Kyaw is a seven-year-old boy who lives with his mother and two older brothers in a refugee camp in Tak Province, Thailand. Kyaw is a student in grade two but unfortunately, due to the outbreak of Covid-19 in camp, all schools in the camp have been closed since July 1st. His oldest brother is unemployed and his mother is homemaker. Kyaw’s family receives 1,240 baht (approx. 41.30 USD) per month which is just enough for their monthly expenses. Kyaw’s mother also grows vegetables in a small garden just for themselves. In his free time, Kyaw like to watches movies and play with his friends. Kyaw also like to watch and listen to fairy tales before he falls asleep. At noon on October 24th, Kyaw climbed a tamarind tree to collect its fruits, carrying a bag with his favorite toy inside. He hung the bag on a tree branch, but his toy fell out when he accidentally bumped into his bag with his shoulder. While climbing down to retrieve his toy, his foot slipped, and he fell out of the tree onto his right arm. He immediately experienced severe pain in his right wrist and saw that it looked deformed. The next day, International Rescue Committee (IRC) referred Kyaw and his mother to nearby Mae Sot Hospital. There Kyaw received an x-ray and a doctor told Kyaw and his mother that Kyaw’s right wrist was fractured and that he would need to undergo surgery for it to heal properly. Currently, Kyaw is experiencing severe pain in his right hand, and his right wrist is swollen and looks deformed. He cannot grab anything with his right hand, and he cannot raise his arm above his head. With the help of our medical partner, Burma Children Medical Fund, Kyaw will undergo surgery to reset his fractured bones and ensure proper healing. The procedure is scheduled for October 27th and will cost $1,500. This treatment will help Kyaw be able to use his hand again and he will no longer be in pain after surgery. Kyaw said, “I am so happy to receive support from the organization and I am thankful to the donors who will support me. I am so happy to have a chance to undergo surgery to repair my wrist. I want my hand to heal and be like before so that I can grab anything I want to.”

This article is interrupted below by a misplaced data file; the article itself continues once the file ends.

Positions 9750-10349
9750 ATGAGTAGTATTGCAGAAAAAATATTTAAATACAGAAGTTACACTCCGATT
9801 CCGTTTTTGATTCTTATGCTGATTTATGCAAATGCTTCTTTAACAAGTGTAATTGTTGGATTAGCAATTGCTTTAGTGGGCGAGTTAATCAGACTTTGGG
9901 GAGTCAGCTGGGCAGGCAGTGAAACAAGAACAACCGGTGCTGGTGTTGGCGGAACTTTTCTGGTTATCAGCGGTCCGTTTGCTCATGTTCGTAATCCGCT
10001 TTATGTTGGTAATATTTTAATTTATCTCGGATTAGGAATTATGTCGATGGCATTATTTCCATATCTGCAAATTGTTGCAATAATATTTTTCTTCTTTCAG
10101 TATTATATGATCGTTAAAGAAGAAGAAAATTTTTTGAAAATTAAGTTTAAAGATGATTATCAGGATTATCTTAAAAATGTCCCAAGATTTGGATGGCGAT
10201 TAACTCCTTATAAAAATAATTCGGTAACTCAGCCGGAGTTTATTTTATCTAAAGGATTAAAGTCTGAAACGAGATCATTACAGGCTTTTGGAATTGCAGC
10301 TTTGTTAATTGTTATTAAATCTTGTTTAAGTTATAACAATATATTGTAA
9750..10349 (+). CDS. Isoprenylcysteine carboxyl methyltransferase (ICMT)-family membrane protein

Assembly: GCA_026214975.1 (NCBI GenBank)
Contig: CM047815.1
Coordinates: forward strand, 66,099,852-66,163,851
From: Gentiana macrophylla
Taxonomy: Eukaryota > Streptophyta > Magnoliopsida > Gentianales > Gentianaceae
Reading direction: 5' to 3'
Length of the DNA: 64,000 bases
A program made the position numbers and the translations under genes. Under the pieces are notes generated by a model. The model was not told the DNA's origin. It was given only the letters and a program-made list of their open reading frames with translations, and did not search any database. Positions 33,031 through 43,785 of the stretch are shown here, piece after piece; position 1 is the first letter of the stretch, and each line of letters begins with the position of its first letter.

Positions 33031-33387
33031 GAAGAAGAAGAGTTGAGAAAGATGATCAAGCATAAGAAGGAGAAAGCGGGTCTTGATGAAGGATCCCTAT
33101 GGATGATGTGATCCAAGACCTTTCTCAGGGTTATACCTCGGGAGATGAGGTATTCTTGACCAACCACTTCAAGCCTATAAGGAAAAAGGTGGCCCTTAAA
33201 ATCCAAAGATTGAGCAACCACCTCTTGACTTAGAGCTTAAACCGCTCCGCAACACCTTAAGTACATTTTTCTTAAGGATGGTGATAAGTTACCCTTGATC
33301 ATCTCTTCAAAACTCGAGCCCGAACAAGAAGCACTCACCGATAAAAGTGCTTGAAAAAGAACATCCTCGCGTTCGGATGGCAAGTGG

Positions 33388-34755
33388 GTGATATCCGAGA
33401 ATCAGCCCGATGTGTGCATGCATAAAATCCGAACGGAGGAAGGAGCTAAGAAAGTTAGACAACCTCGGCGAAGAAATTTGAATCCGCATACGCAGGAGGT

Victor is a three-year-old boy and the youngest in a family of four children. Victor’s father is the sole provider for the family through his job at a tobacco factory. Victor was diagnosed with bilateral Genu Valgus, which means that his legs have bowed inwards forming knocked knees. This condition is typically caused by an excessive accumulation of fluoride in the bones, which often stems from contaminated drinking water. As a result, walking is difficult and painful for him. Our medical partner, African Mission Healthcare (AMH), is helping Victor to receive treatment. On September 14th, Victor will undergo corrective surgery at AMH's care center and now, AMH is requesting $880 to fund Victor's procedure and care. Treatment will hopefully restore Victor's mobility, allowing him to participate in a variety of activities and greatly decreasing his risk of future complications. Victor’s mother shared, "we have been informed that surgery will correct his legs but the cost is too high for us to afford."